There is a distinct similarity between a tree’s source of strength and that of a human being. It is in the roots. A tree anchored in healthy roots will strive and be strong. The same is true for human beings. Our roots are our origin and that which we are part of: our families and nature. Uproot us or estrange us from our families and nature and we will be weakened. A whole spectrum of mental and physical problems may cascade over us. But our problems don’t have to be lasting or permanent. Often they are resolved simply by returning to our roots.
But how do we find our way back to our roots? Sometimes we need someone to show us, because there is so much noise in our lives that we can no longer think clearly. Our learned, detrimental behaviors and habits are so ingrained that we feel utterly lost. The Lunar Tao is a guide we can turn to if we feel lost. It is the work of a real person, Deng Ming-Dao, an experienced Taoist master who, through his extensive knowledge and vast insight, shows us how.
By its very definition, Taoism is a nature-based philosophical tradition. In The Lunar Tao, Deng Ming-Dao gradually and systematically reconnects us, through stories, poetry, and meditations, with our roots of family and nature. He shows us the value in festivals and rituals and in being in tune with all the changes that are taking place in nature. Soon we come to realize that we are actually microcosms within a macrocosm, and the same cycles of nature are paralleled within ourselves. Through observing nature and everything that is going on in it, we gain a better understanding of our own nature and what is going on in ourselves.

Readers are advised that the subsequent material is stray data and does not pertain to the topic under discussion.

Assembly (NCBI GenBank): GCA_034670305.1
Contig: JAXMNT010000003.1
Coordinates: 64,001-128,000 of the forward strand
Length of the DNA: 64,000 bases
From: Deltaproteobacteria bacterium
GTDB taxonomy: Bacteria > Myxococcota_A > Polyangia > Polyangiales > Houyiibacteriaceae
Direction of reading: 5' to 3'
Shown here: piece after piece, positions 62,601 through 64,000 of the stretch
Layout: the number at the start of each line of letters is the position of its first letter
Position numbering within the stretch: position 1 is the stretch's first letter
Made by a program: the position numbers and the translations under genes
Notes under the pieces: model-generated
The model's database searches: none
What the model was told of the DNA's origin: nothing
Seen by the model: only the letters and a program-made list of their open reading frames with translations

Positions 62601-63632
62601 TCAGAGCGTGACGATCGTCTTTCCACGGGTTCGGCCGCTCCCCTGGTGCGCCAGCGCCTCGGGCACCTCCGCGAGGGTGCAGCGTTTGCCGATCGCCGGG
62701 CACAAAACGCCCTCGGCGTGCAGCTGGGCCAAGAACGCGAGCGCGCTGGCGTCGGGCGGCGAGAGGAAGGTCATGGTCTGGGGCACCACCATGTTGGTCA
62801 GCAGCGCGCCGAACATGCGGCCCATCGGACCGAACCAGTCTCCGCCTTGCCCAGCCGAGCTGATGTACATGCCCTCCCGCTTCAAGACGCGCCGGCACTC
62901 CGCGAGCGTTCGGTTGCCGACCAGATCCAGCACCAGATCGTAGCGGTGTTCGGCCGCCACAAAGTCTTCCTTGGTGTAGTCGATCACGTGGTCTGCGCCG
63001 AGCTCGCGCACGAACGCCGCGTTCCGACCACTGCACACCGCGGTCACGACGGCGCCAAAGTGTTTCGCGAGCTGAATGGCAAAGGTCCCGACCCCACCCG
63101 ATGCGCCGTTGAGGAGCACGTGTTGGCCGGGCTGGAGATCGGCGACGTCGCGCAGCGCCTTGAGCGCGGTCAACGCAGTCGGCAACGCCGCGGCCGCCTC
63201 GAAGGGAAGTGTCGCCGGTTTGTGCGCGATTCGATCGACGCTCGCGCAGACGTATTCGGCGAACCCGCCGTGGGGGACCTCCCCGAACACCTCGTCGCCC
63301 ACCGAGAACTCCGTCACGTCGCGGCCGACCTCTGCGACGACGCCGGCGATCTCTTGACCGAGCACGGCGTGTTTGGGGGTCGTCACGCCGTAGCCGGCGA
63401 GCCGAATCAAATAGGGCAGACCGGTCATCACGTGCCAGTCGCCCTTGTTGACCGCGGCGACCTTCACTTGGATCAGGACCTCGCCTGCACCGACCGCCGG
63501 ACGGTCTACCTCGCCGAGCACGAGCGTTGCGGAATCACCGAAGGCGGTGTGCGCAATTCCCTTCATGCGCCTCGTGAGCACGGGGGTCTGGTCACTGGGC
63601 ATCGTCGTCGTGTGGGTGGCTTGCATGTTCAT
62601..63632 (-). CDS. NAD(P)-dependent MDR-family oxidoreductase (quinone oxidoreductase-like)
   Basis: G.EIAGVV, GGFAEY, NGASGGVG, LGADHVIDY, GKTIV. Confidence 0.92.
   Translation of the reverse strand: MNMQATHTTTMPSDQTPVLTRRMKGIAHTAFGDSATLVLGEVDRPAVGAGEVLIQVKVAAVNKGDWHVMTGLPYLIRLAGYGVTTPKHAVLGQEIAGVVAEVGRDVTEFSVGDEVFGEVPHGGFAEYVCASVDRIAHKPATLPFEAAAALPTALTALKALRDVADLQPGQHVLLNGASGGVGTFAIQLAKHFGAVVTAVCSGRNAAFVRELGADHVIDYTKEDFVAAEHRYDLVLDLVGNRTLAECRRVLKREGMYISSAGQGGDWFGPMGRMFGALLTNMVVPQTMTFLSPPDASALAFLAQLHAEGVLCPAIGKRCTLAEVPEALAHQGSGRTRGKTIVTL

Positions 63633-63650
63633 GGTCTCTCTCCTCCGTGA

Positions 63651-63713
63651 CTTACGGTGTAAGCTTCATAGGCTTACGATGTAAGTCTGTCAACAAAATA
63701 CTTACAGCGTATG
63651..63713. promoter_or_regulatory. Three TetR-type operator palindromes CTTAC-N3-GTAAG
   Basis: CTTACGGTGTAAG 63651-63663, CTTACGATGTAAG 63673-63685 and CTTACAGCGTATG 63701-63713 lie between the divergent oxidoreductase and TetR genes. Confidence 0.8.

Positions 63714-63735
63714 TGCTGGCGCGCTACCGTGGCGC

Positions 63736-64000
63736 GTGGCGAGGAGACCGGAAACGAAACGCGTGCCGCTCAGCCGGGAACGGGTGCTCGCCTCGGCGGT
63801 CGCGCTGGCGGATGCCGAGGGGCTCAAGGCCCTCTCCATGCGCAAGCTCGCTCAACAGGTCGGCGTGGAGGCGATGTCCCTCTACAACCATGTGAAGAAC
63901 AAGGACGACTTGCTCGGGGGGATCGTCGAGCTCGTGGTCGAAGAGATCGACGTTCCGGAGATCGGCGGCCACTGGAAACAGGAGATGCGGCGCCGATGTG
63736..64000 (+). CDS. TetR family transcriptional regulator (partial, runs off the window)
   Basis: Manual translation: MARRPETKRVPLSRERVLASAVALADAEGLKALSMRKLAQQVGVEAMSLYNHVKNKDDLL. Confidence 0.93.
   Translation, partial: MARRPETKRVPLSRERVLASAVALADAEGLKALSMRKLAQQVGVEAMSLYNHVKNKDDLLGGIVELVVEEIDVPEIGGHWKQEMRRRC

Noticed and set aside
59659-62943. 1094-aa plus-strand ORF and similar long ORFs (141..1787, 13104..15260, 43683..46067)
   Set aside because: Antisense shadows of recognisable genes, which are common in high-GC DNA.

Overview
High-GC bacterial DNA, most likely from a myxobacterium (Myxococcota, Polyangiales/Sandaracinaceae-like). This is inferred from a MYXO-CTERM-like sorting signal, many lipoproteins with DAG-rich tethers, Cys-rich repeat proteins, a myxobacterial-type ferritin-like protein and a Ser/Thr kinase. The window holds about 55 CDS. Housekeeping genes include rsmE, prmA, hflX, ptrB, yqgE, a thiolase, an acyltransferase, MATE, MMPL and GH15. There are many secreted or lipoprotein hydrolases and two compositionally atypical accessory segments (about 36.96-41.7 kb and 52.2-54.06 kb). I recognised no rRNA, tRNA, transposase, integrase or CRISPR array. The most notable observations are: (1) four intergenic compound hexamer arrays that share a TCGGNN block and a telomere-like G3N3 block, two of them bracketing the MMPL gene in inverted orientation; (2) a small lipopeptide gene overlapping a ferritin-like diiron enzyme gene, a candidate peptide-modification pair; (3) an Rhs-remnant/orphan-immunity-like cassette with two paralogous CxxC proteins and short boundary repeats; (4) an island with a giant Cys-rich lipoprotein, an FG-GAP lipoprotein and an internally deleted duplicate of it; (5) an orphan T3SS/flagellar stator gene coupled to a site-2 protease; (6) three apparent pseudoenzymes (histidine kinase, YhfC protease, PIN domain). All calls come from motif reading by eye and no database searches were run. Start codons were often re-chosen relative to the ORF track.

We don’t have to be pummeled by the currents of life like a piece of driftwood in a wild river. By following along The Lunar Tao’s eloquent, poetic and narrative illustrations of the natural cycles of all life we gain insight into who we are, what our inherent needs are, and how to reconnect and stay rooted. Thus, we regain our strength and inspire new hope to successfully navigate life’s constant changes and turbulences. After all, aren’t those turbulences not just like heavy winds or storms that will eventually subside and make way for sunny skies again?
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